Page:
My Happy Crazy Life

Shredded Venison Flautas


Venison FlautasI don’t come from a family of hunters. My brothers don’t hunt, my dad doesn’t hunt, and if either of my grandpas hunted they did so before I knew them. I don’t remember ever eating venison as a child.

Teacher doesn’t hunt but his dad does, so he grew up having venison whenever his dad got a deer. His mom made venison chili, venison burgers, venison spaghetti sauce, and pretty much anything else you’d make with beef. Their favorite way to make it was to cut the venison into bite-sized pieces and fry them in a fondue pot of hot oil.

 

Cowboy comes from a hunting family. Cowboy and the menfolk in his family like to hunt so much they go “out west” to hunt different kinds of critters than what we have here in Wisconsin.

Cowboy also comes from a generous family. He knew that Teacher likes venison, so when he bagged two or was it three deer this past fall he offered some of the venison to Teacher.

As much as I love Cowboy shhh, don’t tell him; I have a reputation to maintain I’m not a big fan of venison and usually dread any venison-based dinner. As much as I try, I can’t get past the gamey taste it leaves in my mouth and end up chewing and swallowing as quickly as I can to get it down. I’m the same way with goat cheese – it tastes furry to me, no matter how it’s prepared.

Lucky for me Teacher is a great cook and has learned how to tenderize venison and eliminate most of the gamey taste. He did such a great job with these Venison Flautas that when Cowboy tasted them he didn’t know what meat he was eating. Now that’s impressive!

Of course, it’s a Rick Bayless recipe, and originally calls for beef so don’t worry if you have a venison-deprived freezer.

 

Venison Flautas aka Northern-Style Shredded Beef with Tomatoes

You can find this recipe in “Authentic Mexican” by Rick Bayless. This recipe is amazingly versatile and is amazing in flautas, tacos, chimichangas, and by itself.

Venison Flautas – Ingredients for 4 servings

  • 1 pound lean, boneless venison or beef chuck, flank or brisket, trimmed and cut into 1 1/2″ pieces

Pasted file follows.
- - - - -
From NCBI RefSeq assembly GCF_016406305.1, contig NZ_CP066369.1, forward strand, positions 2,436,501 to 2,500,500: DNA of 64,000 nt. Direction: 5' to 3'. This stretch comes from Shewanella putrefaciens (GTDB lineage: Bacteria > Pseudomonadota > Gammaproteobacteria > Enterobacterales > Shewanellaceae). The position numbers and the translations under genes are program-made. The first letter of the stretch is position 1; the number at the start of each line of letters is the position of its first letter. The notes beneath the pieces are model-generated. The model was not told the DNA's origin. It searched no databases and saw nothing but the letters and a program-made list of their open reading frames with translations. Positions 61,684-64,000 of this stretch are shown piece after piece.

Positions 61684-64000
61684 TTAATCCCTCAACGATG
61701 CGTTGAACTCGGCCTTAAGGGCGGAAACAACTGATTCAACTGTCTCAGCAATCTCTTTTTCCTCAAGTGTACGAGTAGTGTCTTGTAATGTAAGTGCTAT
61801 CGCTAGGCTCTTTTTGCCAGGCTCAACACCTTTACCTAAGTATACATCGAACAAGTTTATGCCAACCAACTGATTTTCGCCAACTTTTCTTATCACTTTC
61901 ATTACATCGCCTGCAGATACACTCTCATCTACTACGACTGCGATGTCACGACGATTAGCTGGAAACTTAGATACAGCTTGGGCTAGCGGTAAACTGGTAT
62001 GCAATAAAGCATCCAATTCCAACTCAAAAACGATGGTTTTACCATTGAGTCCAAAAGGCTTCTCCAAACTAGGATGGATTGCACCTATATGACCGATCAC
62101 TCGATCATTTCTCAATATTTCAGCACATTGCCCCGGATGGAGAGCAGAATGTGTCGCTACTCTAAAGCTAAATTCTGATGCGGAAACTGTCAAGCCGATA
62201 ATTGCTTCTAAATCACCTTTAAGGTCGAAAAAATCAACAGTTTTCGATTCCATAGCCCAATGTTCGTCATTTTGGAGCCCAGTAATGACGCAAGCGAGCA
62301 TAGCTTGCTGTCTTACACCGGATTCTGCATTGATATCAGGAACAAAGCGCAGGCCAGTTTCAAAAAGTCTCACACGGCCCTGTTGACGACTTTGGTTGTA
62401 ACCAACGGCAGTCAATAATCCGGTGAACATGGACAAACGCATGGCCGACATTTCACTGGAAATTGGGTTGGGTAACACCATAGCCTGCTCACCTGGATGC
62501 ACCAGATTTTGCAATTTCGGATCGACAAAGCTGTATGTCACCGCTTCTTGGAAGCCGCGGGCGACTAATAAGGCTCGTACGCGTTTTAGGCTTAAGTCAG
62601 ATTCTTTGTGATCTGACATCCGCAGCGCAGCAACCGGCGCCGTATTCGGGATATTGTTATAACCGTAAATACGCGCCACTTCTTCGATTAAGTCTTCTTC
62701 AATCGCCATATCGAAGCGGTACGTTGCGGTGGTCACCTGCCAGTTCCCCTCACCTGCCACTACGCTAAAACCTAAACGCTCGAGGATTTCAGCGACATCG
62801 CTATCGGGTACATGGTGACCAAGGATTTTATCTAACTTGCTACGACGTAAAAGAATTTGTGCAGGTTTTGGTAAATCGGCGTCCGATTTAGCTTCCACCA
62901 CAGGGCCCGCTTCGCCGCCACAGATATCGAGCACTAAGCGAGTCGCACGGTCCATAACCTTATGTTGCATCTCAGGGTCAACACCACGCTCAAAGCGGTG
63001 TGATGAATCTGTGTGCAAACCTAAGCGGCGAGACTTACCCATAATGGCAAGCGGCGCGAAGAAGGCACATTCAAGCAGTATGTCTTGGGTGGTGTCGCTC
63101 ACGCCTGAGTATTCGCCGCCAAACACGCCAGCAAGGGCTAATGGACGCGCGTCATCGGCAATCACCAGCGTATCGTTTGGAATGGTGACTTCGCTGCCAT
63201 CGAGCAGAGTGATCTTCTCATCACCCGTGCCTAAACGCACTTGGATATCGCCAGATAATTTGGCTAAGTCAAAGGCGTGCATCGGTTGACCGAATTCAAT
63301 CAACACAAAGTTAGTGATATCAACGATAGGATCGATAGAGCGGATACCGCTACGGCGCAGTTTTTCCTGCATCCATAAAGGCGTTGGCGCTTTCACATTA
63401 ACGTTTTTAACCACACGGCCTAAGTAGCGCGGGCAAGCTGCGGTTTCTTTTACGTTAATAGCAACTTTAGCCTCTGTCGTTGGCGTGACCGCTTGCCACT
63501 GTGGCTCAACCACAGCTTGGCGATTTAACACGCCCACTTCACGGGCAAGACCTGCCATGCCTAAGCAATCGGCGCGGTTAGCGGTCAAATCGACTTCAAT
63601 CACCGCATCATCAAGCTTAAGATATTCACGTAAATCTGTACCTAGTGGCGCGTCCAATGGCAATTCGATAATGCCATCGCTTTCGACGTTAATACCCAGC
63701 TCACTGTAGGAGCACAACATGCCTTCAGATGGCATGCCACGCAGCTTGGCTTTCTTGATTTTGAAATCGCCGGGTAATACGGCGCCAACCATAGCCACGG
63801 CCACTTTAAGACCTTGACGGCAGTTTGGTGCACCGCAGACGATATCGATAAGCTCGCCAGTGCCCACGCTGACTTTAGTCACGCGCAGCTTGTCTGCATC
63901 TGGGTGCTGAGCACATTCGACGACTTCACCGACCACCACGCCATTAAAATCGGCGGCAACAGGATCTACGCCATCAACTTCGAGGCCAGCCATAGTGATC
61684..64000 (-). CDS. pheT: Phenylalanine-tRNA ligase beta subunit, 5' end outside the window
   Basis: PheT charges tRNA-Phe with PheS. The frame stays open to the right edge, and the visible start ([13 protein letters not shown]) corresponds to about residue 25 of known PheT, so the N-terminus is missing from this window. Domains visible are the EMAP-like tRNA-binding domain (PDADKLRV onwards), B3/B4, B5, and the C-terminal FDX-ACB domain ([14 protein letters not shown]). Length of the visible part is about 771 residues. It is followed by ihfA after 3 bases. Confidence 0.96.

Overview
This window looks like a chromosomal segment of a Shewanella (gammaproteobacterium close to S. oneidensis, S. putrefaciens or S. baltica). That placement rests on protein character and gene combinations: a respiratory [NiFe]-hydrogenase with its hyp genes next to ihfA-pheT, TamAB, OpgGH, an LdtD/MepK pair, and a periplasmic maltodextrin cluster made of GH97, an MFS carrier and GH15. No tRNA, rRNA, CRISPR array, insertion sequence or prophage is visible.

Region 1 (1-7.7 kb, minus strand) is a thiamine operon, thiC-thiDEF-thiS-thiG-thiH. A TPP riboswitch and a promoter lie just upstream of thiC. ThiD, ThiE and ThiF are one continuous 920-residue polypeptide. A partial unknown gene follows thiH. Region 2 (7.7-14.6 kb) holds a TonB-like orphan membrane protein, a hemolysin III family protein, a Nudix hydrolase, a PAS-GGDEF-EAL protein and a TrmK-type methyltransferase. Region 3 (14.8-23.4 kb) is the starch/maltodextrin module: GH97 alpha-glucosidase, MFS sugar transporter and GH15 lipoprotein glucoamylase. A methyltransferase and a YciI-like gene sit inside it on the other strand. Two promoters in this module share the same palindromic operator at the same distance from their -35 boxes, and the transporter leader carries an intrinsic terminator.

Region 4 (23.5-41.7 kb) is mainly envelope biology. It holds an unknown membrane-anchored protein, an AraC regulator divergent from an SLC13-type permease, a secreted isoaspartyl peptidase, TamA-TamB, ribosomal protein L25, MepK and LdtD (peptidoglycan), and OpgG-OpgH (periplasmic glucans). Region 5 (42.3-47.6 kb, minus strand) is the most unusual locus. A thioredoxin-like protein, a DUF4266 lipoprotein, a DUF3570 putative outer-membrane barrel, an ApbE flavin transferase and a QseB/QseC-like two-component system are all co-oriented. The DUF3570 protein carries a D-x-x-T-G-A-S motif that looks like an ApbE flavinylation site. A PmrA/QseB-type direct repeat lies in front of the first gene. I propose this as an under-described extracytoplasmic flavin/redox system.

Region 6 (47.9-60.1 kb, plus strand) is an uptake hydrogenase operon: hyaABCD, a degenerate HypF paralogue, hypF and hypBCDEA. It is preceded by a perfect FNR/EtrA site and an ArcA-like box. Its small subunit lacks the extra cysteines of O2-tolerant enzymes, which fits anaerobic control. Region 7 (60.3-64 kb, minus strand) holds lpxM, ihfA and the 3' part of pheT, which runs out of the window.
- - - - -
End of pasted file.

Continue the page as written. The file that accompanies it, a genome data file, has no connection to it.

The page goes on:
• 1 teaspoon salt
  • 1 medium white onion
  • 3 cloves garlic, peeled
  • 3 tablespoons vegetable oil
  • 1 15 ounce can tomatoes, drained and chopped We like Muir Glen fire roasted tomatoes
  • 2 large green onions, roots removed and chopped into 1/4″ pieces
  • 2-3 serrano or 1-2 jalepeno chiles
  • 1/2 teaspoon salt
  • 12 corn tortillas, preferably thin store-bought ones
  • 1 1/4 cup vegetable oil, for frying
  • Mexican queso fresco, crumbled, for garnish
  • Mexican crema or sour cream thinned with a little milk, for garnish
  • Chopped cilantro, for garnish

Venison Flautas – Directions

These are basically Rick’s directions in my own words. For the original recipe and great commentary I strongly recommend you buy the book.

  • 1. Cook the Meat. Bring 2 quarts of water to a boil, add the meat and salt. Skim off any greyish foam that develops in the first minutes of cooking. I recommend you don’t let your kids see you do this or they won’t touch the finished dish with a ten-foot pole. Slice half the onion and add it to the pan. Cut 1 clove of garlic in half and add one half to the pan also. Partially cover and simmer until the meat is tender; 45 minutes to 1 1/2 hours. Let the meat cool in the broth. Strain the liquid and spoon off any fat that rises to the top. Set aside. Finely shred the meat and set aside.
  • 2. Make the Filling. Dice the remaining onion and mince the remaining garlic. Heat the vegetable oil in a large pan; when hot add the onion and shredded venison or beef. Fry, stirring, until browned; about 8-10 minutes. Turn the heat down and add the garlic, tomatoes, green onions and chiles. Cook, stirring frequently, about 4 minutes. Stir in 2/3 cup of the reserved broth, then simmer 10-15 minutes or until the liquid has evaporated. Season with salt, and it’s ready for tacos, enchiladas, flautas, or whatever!
  • 3. Assemble the Flautas.Let the tortillas dry out in a single layer for a few minutes. Heat 3/4 cup of the vegetable oil in a skillet over medium-high heat. When hot, quick-fry the tortillas to soften them; drain well on paper towels. Place 2 tablespoons venison or beef filling down the center of a tortilla and roll up, using toothpicks to hold it together. Cover while you assemble the rest of the flautas.
  • 4. Fry the flautas. Add the remaining 1/2 cup vegetable oil to what’s in the pan and heat. When hot, lay in several flautas. Fry, turning occasionally, until all sides are crispy and light brown. Drain on paper towels and keep warm in a low oven. Garnish with queso fresco, crema and cilantro.

Venison FlautasEnjoy!

Our venison flautas were accompanied by Mexican Shrimp Ball Soup and Pineapple Margaritas. The whole meal was amazing!

Amy Sue

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